Conservation Evidence strives to be as useful to conservationists as possible. Please take our survey to help the team improve our resource.

Providing evidence to improve practice

Individual study: Matching type of livestock to desired biodiversity outcomes in pastures - a review

Published source details

Rook A.J., Dumont B., Isselstein J., Osoro K., WallisDeVries M.F., Parente G. & Mills J. (2004) Matching type of livestock to desired biodiversity outcomes in pastures - a review. Biological Conservation, 119, 137-150

This study is summarised as evidence for the intervention(s) shown on the right. The icon shows which synopsis it is relevant to.

Use traditional breeds of livestock Farmland Conservation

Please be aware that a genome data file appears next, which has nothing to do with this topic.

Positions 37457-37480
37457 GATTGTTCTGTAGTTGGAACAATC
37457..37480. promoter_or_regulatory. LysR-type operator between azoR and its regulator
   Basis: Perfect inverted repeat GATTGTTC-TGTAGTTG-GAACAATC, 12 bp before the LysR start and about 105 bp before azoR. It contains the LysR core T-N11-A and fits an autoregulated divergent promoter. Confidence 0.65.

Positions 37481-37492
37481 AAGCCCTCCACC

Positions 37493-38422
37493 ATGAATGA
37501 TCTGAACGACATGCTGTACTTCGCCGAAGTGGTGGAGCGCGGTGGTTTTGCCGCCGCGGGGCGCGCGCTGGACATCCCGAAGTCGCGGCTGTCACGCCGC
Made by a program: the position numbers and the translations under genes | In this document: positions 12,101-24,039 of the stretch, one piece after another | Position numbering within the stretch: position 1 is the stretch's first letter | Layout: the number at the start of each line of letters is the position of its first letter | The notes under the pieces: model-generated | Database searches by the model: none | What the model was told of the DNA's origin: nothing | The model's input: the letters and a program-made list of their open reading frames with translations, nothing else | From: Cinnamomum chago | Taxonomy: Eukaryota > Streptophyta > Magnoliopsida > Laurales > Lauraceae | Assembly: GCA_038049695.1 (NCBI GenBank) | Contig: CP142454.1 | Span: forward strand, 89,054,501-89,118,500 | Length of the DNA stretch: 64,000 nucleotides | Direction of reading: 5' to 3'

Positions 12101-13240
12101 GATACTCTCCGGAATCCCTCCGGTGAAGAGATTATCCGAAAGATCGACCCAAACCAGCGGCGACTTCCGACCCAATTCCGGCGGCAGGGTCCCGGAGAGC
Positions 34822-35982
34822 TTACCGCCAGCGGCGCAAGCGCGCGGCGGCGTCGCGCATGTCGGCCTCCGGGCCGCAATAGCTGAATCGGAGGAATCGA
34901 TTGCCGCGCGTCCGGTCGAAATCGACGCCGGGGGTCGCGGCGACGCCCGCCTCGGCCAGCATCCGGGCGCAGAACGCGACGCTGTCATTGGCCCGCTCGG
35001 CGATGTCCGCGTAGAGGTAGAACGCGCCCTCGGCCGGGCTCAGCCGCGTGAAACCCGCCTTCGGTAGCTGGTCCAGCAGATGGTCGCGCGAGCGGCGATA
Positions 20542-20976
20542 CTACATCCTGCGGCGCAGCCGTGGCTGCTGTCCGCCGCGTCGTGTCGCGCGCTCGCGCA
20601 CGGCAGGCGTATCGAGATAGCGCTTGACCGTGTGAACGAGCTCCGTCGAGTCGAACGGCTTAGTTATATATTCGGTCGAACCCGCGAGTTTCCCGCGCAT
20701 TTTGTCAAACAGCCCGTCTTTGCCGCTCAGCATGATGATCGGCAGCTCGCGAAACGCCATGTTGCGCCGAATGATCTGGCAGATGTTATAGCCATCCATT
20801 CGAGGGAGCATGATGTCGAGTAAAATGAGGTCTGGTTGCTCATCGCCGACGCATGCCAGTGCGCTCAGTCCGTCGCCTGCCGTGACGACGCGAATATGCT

A 2004 literature review (Rook et al. 2004) found 11 studies that compared the feeding behaviour of different sheep or cattle breeds in fairly controlled conditions. Only one study monitored the effects on vegetation. This UK study (Newborn et al. 1993, later reported as Newborn 2000) found that Hebridean sheep caused more of a decline in purple moor grass Molinia caerula than Swaledale sheep, when this plant was growing with heather Calluna vulgaris. On the basis of findings from all eleven studies, the authors concluded that the different breeds of livestock have only minor differences in their feeding behaviour and these differences are mostly due to body size.

Additional references:

Newborn D., Wakeham A. & Booth F. (1993) Grazing and the control of purple moor grass. Game Conservancy Council Review.